What Is A Tongue-Tie?



A tongue-tie (ankyloglossia) is a condition in which the thin piece of skin under the baby’s tongue (the lingual frenulum) is abnormally short and may restrict the movement of the tongue.

Tongue-tie occurs in about 3% of babies and is a condition that can run in families. Interestingly it is more commonly found in boys.

What Is The Impact Of A Tongue-tie?

The most immediate impact of a tongue-tie is on a baby’s ability to breastfeed effectively. It may interfere with a baby’s ability to latch and suckle at the breast.

As Midwives we most often see the impact of a tongue-tie through the following:

  •  Nipple pain and trauma
  •  Poor breast milk intake
  •  A decrease in milk supply over time

What Can Be Done For A Tongue-tie?

A procedure to release a tongue-tie may be recommended if it is impacting on breastfeeding.

The procedure is called a lingual frenotomy. Before performing this procedure Midwives/Lactation Consultants who work with breastfeeding mothers and their babies will assess the baby’s mouth, how the breastfeeding is going and the mother’s comfort.

If you find breastfeeding to be painful, there is poor milk supply, and there is significant tongue-tie, a release procedure will improve the baby’s ability to breastfeed and overall improve the mother’s and baby’s breastfeeding experience.

Sometimes a tongue-tie causes no problems with breastfeeding and requires no action, however a majority of the time it does seem to cause problems in the beginning few days post birth when you are trying to establish breastfeeding.

Signs Of A Significant Tongue-tie

  • Tongue cannot extend beyond the baby’s lips
  • Tongue cannot be moved sideways
  • Tongue tip may be notched or heart-shaped
  • When the tongue is extended, the tongue tip may look flat or square instead of pointed.

What Are The Breastfeeding Problems?

  • Nipple pain and damage
  • A misshapen nipple after breastfeeding
  • A compression/stripe mark on the nipple after breastfeeding
  • The baby often loses suction on the breast whilst feeding
  •  A clicking sound may be heard while the baby is feeding
  •  Poor weight gain

How Is It Assessed??

A lactation consultant or a paediatrician will conduct a thorough assessment of your breastfeeding and your baby’s tongue mobility to determine if a release is required.

If the frenulum is thin and the baby is less than around four months of age, the frenulum can be released as an outpatient procedure without any anaesthesia. A baby who is older or who has a tongue-tie that is thick, may need to be referred to an appropriate specialist like a paediatric surgeon.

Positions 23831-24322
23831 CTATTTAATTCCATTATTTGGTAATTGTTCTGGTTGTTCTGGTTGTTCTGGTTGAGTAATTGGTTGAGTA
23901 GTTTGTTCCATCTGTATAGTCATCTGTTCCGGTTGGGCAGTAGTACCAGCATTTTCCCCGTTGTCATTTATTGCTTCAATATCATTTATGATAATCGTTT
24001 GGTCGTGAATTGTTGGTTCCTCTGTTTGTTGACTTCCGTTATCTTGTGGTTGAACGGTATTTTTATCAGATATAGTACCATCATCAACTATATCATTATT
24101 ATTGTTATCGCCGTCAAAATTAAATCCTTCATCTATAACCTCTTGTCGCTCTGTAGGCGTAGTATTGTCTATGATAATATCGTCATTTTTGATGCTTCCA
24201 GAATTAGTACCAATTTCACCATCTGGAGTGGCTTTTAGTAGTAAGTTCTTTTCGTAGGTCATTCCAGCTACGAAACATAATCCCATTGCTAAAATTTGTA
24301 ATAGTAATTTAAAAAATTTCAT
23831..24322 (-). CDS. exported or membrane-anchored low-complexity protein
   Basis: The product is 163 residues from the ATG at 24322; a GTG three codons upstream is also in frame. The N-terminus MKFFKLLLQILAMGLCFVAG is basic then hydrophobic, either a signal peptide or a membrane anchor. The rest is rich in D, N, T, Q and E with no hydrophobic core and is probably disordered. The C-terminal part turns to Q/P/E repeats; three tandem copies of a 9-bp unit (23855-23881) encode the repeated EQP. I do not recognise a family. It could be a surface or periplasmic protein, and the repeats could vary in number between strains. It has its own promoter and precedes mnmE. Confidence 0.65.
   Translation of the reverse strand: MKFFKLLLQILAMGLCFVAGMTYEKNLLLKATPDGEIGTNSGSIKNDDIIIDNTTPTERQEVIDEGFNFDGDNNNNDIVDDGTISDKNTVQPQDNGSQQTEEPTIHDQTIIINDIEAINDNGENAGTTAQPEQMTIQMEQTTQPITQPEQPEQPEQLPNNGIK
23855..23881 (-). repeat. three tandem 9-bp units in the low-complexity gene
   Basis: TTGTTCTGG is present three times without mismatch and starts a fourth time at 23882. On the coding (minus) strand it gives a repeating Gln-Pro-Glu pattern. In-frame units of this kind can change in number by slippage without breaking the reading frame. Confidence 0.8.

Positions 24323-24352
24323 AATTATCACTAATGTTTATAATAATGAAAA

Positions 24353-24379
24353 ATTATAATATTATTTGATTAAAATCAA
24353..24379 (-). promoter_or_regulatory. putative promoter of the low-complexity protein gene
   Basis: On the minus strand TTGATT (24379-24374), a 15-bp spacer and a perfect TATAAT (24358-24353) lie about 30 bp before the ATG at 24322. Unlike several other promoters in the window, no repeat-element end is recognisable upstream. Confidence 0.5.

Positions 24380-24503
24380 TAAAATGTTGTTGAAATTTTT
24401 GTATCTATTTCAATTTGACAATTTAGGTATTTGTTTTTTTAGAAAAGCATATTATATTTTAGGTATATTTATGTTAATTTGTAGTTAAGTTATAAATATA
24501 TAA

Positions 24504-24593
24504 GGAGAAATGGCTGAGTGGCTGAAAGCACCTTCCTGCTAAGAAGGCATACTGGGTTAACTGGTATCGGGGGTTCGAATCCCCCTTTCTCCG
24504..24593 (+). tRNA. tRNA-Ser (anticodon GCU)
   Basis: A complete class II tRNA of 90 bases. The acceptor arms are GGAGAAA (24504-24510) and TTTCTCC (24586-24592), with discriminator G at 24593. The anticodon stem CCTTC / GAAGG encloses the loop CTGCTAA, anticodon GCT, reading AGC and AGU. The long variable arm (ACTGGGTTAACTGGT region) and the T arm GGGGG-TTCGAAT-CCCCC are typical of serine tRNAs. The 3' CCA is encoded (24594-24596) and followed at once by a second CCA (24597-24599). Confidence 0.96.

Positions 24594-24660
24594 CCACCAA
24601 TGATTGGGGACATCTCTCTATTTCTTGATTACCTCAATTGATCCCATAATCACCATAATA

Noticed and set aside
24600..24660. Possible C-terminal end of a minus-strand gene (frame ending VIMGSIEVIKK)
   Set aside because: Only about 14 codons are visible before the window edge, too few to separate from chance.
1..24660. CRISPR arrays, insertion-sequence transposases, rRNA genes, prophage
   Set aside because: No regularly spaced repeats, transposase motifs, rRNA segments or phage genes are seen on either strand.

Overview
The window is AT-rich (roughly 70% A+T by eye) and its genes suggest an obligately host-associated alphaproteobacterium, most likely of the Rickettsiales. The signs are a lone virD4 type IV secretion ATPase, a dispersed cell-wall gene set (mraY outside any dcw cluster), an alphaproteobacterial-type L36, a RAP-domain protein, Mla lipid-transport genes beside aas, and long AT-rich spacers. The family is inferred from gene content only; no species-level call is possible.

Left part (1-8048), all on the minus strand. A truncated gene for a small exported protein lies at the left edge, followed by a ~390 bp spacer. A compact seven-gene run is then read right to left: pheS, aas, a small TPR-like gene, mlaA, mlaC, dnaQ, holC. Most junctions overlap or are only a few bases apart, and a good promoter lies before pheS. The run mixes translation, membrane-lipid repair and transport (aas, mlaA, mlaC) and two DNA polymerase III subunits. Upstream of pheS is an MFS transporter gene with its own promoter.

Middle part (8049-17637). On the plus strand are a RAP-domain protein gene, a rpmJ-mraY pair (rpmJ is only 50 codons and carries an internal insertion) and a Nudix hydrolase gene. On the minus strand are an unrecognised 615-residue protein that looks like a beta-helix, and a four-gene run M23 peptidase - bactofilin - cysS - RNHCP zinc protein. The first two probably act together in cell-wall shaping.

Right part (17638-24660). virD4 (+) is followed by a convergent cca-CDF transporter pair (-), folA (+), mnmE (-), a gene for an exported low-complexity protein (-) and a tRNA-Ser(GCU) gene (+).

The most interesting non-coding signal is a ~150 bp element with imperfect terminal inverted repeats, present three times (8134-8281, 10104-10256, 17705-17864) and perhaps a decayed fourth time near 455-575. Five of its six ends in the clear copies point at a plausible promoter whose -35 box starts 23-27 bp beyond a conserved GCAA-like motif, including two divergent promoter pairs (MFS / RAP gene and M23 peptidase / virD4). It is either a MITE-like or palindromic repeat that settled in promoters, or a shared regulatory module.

What Is A Tongue-tie Release?

Babies should have had Vitamin K injection at birth (or at least 2 oral doses) before the tongue-tie release is considered. Find out more about Vitamin K here.

The release of a tongue-tie involves the Doctor placing a finger and thumb under the baby’s tongue to gain clear access to the frenulum. The frenulum is released with a small pair of sterile scissors.


A drop or two of blood at the release site is normal and is rarely a problem. Some babies may be unhappy at being held still and having fingers placed in their mouth. Occasionally a baby will startle when the release is performed but will settle quickly once comforted. Following the procedure, you will be encouraged to breastfeed straight away and comfort your baby.

Possible complications of the procedure are bleeding (usually minimal) or infection (extremely rare). There is no special care required following the procedure.

If your baby has a tongue-tie release and you have any concerns following the procedure, please contact your lactation consultant, maternal and child health nurse, paediatrician or your GP.

As a mother it is always important to ask as many questions as you need to feel comfortable with any procedure that may be performed on your baby. Ensure you feel comfortable with the procedure before you allow it to go ahead.

Where Can I Get More Information??

Australian Breastfeeding Association

T: 1800 686 268 – Breastfeeding Helpline

W: www.breastfeeding.asn.au

Maternal & Child Health Line (24 hours)

T: 13 22 29

Written by Midwife Zoe

(This article contains general information only and is not intended to replace advice from a qualified health professional. All information is written from the experience and knowledge of the person writing the post).